Elements of the facade—notably the pressed copper faces and emblems on the roof-line pediment—were to be salvaged and used as decorative touches in the new hotel.
Try and find them!
If you are confused by all this—possibly having recently seen a play at the Helen Hayes on West 44th Street—that great actress's name was transferred two blocks down the Great White Way.
That attractive little Art Deco theatre was originally called The Little Theatre . It was built by Winthrop Ames, after his immense New Theatre [1909—later the Century Theatre, uptown on Central Park West and West 62nd and 63rd Streets] proved impossible to operate as a repertory theatre.
[Something the much later Repertory Theatre of Lincoln Center nearby at the Vivian Beaumont had to learn the hard way.]
Even the long-vanished Helen Hayes Theatre did not begin its life under that name.
Opening as Broadway's first theatre-restaurant, in 1911, it was initially a "Parisian" revue theatre, known as the Folies Bergere. It was Manhattan's answer to the original in the City of Light.
Leggy chorines and drinks and snacks didn't work out so well. So it became the Fulton Theatre. Later, it was relabeled and re-packaged as the Helen Hayes.
[A good Theatre Trivia question-series might include citing the sites of, say, the Maxine Elliott , the Nora Bayes , the Julian Eltinge , and the Guild Theatres.
[Named after the popular singer Nora Bayes, that intimate rooftop theatre was above the Weber & Fields Music Hall. The New York Times destroyed the entire complex on West 44th Street to enlarge its printing-plant. You now have to dodge around its trucks to reach Sardi's and the current Helen Hayes Theatre.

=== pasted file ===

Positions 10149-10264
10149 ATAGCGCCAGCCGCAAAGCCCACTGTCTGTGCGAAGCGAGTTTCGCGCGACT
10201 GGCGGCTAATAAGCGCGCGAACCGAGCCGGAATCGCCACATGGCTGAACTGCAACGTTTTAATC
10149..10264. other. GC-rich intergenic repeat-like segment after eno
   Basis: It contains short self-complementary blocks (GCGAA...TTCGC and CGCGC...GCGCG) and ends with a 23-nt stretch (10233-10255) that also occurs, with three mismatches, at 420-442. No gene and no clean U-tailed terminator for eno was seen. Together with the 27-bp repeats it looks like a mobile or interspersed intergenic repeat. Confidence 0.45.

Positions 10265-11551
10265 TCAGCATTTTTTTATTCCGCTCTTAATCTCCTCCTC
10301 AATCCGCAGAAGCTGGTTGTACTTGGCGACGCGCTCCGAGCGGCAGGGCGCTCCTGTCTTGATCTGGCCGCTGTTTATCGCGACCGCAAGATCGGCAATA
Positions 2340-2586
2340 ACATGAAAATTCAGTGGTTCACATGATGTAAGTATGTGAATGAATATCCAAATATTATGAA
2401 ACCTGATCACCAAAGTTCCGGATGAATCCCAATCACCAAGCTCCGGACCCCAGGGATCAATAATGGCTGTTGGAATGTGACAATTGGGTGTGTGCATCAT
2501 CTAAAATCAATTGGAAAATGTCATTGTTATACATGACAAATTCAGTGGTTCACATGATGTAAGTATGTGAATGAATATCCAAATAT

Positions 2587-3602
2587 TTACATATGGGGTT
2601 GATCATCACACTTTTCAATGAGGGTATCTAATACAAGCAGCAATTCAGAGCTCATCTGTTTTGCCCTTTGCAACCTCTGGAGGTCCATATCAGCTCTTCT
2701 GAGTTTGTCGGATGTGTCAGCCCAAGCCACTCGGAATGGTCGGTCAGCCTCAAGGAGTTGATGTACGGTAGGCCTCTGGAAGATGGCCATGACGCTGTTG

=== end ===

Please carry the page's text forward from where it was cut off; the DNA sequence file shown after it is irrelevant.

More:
[The Eltinge—renamed the Empire Theatre—is the far-west historic anchor of the huge new Forest City-Ratner 42nd Street multi-movie development.
[The Theatre Guild's playhouse on West 52nd Street, The Guild , is now the Virginia Theatre. But it was for many years the ANTA Theatre.
[And your reporter presided over a now-defunct archive in the ANTA attic: AIDART, or the Advanced Institute for Development of American Repertory Theatre.
[That was back in the late 1960s and early 1970s. When many American theatre folk really believed it would be possible to establish a national network of repertory theatres—comparable to what has existed in Europe for a century or two.]
The Hayes was not the only theatre to die to make the Marriott Hotel—and the tacky, almost improvised Marquis Theatre—possible.
Despite the vigorous protests of Joseph Papp, Colleen Dewhurst, and other theatre-activists, the historic Morosco , the Bijou , the Astor , and the Victoria [1909—another Herts & Tallant playhouse, which opened as the Gaiety Theatre] all bit the Broadway dust.